There are some hotels that are managed by foreign entities but their employees are usually local, due to agreements with the government. Management positions are sometimes held by foreigners but applications are requested from the company’s home country.
Cuba is not a country to go to work neither in a formal job nor as a digital nomad due to the poor internet connection that you find there. However, if you can manage with a low internet signal, it is a comparatively cheap city with a lot of charm.
Check out our in-depth Digital Nomads Jobs Postings to find the best jobs available for Digital Nomads.
Weather in Havana
Havana is 21 meters above sea level and has a tropical climate with two well-marked seasons: the wet season and the dry season.
The dry season runs from November to May. The climate is hot but it feels less hot as the humidity is a bit lower compared to the rainy months. The rains are scarce, the days are sunny and the temperatures oscillate between 25 o C and 30 o C. It is the ideal time to relax on the beach since the water temperature is very pleasant. However, it is the high season and therefore prices increase. In these months there are many festivities and celebrations throughout the island such as the musical festival in honor of the musician Benny Moré, the Parranda de Remedios, the International Jazz Festival, the Habano festival, the biennial dance of the Caribe, the Old Havana festival and the Cubadisco Festival.
The rainy season runs from June to October. Rainfall at this time forms quickly, falls strongly and is usually short-lived. Temperatures range between 22 oC and 30 oC although the sensation of heat is greater than in the dry season due to the high humidity.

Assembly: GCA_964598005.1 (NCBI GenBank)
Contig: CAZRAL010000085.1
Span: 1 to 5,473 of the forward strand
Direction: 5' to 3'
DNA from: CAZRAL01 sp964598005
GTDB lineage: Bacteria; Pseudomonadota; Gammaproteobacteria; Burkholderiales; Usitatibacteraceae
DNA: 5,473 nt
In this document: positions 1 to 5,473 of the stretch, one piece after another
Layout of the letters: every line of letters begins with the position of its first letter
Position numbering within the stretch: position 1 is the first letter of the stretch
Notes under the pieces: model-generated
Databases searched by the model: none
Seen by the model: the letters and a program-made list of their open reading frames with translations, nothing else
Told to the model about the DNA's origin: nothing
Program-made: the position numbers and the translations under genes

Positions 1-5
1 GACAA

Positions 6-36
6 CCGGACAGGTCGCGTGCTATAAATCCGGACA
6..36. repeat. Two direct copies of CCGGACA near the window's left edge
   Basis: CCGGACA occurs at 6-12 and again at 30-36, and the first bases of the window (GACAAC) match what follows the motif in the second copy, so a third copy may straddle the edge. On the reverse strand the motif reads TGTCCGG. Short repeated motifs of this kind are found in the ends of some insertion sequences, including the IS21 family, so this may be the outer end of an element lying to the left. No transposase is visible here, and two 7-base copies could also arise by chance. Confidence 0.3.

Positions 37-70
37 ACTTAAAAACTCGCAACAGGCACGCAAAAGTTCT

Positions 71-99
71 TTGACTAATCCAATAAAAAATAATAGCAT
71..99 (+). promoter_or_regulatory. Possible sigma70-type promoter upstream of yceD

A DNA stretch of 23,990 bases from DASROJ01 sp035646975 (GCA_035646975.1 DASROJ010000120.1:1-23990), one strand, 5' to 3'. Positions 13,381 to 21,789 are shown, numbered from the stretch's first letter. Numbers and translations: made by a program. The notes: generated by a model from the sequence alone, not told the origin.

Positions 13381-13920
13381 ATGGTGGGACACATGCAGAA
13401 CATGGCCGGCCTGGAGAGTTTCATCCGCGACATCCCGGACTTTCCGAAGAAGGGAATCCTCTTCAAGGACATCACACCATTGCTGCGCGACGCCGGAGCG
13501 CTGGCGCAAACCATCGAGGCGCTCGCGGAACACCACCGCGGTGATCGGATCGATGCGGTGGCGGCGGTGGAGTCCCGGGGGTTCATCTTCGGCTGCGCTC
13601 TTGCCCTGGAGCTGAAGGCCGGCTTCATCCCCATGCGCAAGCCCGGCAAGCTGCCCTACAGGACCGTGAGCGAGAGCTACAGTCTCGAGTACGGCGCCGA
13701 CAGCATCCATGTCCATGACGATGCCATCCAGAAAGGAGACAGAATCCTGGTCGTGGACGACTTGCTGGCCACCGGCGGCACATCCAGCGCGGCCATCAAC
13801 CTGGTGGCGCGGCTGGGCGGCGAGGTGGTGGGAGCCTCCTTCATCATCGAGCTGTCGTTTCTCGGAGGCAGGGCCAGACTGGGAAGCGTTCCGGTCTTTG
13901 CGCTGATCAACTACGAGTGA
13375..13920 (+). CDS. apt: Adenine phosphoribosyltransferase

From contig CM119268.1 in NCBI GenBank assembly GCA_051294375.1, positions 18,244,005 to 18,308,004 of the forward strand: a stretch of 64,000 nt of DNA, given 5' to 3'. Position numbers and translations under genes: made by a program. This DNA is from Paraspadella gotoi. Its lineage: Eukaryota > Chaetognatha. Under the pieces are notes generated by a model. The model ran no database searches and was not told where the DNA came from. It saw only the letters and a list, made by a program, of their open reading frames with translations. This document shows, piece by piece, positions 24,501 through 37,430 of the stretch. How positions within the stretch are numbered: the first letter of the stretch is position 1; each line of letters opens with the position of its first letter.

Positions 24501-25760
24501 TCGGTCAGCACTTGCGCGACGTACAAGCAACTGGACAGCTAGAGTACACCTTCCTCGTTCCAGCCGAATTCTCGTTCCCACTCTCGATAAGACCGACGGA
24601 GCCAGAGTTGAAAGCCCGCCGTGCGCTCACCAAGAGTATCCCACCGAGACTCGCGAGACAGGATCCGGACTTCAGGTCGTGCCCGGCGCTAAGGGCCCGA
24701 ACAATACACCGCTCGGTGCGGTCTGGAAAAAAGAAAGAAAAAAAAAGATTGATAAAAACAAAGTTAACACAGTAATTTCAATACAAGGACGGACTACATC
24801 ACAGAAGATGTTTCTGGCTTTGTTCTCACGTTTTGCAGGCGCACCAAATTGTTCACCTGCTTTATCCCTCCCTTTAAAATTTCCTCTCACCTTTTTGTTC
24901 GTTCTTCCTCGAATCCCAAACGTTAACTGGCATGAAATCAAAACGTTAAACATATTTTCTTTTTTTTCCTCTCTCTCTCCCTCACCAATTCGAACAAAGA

There are also many insects that bring diseases such as dengue, so it is advisable to travel with repellent. In this season the influx of tourists drops considerably, so the prices of accommodation are also lower. If you are going to travel to the mountain area, keep in mind that the rains are more abundant than in the rest of the country and the temperatures drop more.
From August to October, it is not advisable to travel to the country due to the risk of hurricanes. Cuba has a very effective emergency system but tropical cyclones bring rain and strong winds.
The People in Havana
People in Havana are generally very friendly and funny. They have a great sense of humor and even when they get angry they tend to end up laughing for some reason.
Special occasions are celebrated with food, a bottle of rum, music, dancing, and a roast pork with rice, beans, yuca with lemon and garlic, plantains, and tomatoes. Even when there is no food, there is dancing. They have music incorporated into their society as something essential for their day to day life.
Despite the country’s economy, the Cuban population is an educated society and most of the citizens receive a formal education. Illiteracy is basically non-existent since the literacy campaign in the early 1960s.
Cuba is a safe country and one can move freely almost everywhere without fear of being robbed. The pace of life in general is calm and there is no rush or impatience.
In its streets you will see brightly colored clothes, peculiar and old vehicles, horses pulling carriages, chickens and loose donkeys. Men will usually place a piece of wood on their legs, between two people, to play professional dominoes with a bottle of rum next to them to drink while they play. The hairdressers cut their clients’ hair with the windows open, the ladies sit on the sidewalks to chat, and most social life takes place outside.
However, just as they are happy, they can be intelligent and tricky. Be careful not to pay five times more for a service or a product, beware of fake money and also scams. Remember that, except in government tourist shops, you can always bargain over prices. If they try to overcharge you, don’t be angry, take it with humor and bargain. They will surely laugh with you and end up inviting you to a glass of rum or dinner.